• Universal machine learning framework for defect predictions in zinc blende semiconductors

    • Arun Mannodi-Kanakkithodi,
    • Xiaofeng Xiang,
    • Laura Jacoby,
    • Robert Biegaj,
    • Scott T. Dunham,
    • Daniel R. Gamelin,
    • Maria K.Y. Chan
    A novel and universal ML framework is developed to predict charge-, Fermi level-, and chemical potential-dependent formation energies of point defects in zinc blende semiconductors such as CdTe, GaAs, SiC, and so on. We lay out in detail the methodology for data generation using high-throughput DFT simulations, training of ML models via feature selection, hyperparameter optimization, cross-validation, and prediction and screening for a dataset of more than 12,000 point defects across 34 compounds.
  • scTenifoldKnk: An efficient virtual knockout tool for gene function predictions via single-cell gene regulatory network perturbation

    • Daniel Osorio,
    • Yan Zhong,
    • Guanxun Li,
    • Qian Xu,
    • Yongjian Yang,
    • Yanan Tian,
    • Robert S. Chapkin,
    • Jianhua Z. Huang,
    • James J. Cai
    scTenifoldKnk is a machine learning workflow performing virtual KO experiments to predict gene function. It constructs gene regulatory networks using single-cell RNA sequencing data from wild-type samples and then computationally deletes target genes. Real-data applications demonstrate that scTenifoldKnk recapitulates findings of real-animal KO experiments and accurately predicts gene function in analyzed cells.
  • Inferring global-scale temporal latent topics from news reports to predict public health interventions for COVID-19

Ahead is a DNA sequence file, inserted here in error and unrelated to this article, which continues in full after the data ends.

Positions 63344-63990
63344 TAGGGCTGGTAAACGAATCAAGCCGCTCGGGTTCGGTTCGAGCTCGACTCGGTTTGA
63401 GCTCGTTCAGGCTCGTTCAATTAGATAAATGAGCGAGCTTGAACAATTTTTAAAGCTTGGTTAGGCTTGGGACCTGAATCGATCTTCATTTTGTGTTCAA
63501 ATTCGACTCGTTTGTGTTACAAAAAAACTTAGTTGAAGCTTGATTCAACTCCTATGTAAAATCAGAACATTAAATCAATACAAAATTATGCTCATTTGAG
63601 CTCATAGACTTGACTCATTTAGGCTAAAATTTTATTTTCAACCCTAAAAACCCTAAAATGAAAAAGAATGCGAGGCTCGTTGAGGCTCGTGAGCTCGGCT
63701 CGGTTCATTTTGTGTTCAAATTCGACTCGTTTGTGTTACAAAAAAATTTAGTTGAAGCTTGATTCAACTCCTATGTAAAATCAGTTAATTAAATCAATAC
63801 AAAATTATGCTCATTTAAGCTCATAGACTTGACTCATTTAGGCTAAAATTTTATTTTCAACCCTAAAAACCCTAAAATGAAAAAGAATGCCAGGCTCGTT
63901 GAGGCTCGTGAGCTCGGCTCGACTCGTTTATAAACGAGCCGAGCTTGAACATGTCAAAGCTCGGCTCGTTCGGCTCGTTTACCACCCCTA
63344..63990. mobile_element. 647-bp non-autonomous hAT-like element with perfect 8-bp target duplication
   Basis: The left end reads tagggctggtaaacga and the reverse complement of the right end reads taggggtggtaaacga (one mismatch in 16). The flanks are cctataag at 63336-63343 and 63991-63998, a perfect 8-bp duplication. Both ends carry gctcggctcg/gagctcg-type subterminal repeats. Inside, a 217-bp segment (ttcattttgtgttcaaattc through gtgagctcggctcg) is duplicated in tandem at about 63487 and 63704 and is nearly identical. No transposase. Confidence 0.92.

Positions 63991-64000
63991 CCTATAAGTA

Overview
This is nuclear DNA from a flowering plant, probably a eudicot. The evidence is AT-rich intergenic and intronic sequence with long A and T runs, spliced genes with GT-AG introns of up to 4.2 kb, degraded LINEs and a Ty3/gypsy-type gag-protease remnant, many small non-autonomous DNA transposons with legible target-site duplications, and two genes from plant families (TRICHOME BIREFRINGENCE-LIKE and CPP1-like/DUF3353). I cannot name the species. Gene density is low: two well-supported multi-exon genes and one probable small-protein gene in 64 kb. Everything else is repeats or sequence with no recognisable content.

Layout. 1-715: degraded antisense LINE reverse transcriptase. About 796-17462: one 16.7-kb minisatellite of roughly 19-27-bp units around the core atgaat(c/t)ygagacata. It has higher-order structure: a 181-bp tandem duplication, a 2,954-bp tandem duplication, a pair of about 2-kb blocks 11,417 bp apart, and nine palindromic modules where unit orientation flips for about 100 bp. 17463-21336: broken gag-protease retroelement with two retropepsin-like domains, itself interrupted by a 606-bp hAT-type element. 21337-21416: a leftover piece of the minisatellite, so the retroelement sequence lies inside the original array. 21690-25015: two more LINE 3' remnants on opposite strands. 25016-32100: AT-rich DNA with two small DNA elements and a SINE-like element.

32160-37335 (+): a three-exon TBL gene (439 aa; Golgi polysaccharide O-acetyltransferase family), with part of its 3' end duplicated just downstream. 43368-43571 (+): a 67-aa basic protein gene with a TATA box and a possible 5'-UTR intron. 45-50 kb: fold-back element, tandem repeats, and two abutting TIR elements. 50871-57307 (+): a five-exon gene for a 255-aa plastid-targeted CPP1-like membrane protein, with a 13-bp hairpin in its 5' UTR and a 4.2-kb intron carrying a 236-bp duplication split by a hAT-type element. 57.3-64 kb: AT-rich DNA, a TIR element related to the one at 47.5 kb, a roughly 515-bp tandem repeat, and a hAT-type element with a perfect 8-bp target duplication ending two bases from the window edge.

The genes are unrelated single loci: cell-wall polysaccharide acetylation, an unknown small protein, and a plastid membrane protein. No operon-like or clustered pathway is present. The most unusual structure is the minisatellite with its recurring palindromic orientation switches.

• Zhi Wen,
    • Guido Powell,
    • Imane Chafi,
    • David L. Buckeridge,
    • Yue Li
    We developed a machine learning model called EpiTopics toward automatic detection of the changes in the status of non-pharmacological interventions (NPI) for COVID-19 from news reports. EpiTopics learns country-dependent topics from large numbers of COVID-19 news reports that do not have NPI labels. Subsequently, EpiTopics learns accurate connections between these topics and changes in NPI status from a set of labeled news reports, which enables accurate detection of temporal NPI status for each country referred to in the news reports.

Descriptor

  • Privacy-preserving local analysis of digital trace data: A proof-of-concept

    • Laura Boeschoten,
    • Adriënne Mendrik,
    • Emiel van der Veen,
    • Jeroen Vloothuis,
    • Haili Hu,
    • Roos Voorvaart,
    • Daniel L. Oberski
    The software introduced in this paper allows for a privacy-preserving analysis of digital traces by researchers. As individuals generate digital traces in more and more aspects of their lives, this software can open up new sources of data to researchers from various disciplines. For example, it can provide access to social media data for social and behavioral scientists, open up bank transaction or energy use data to economists, or release electronic health records to health scientists.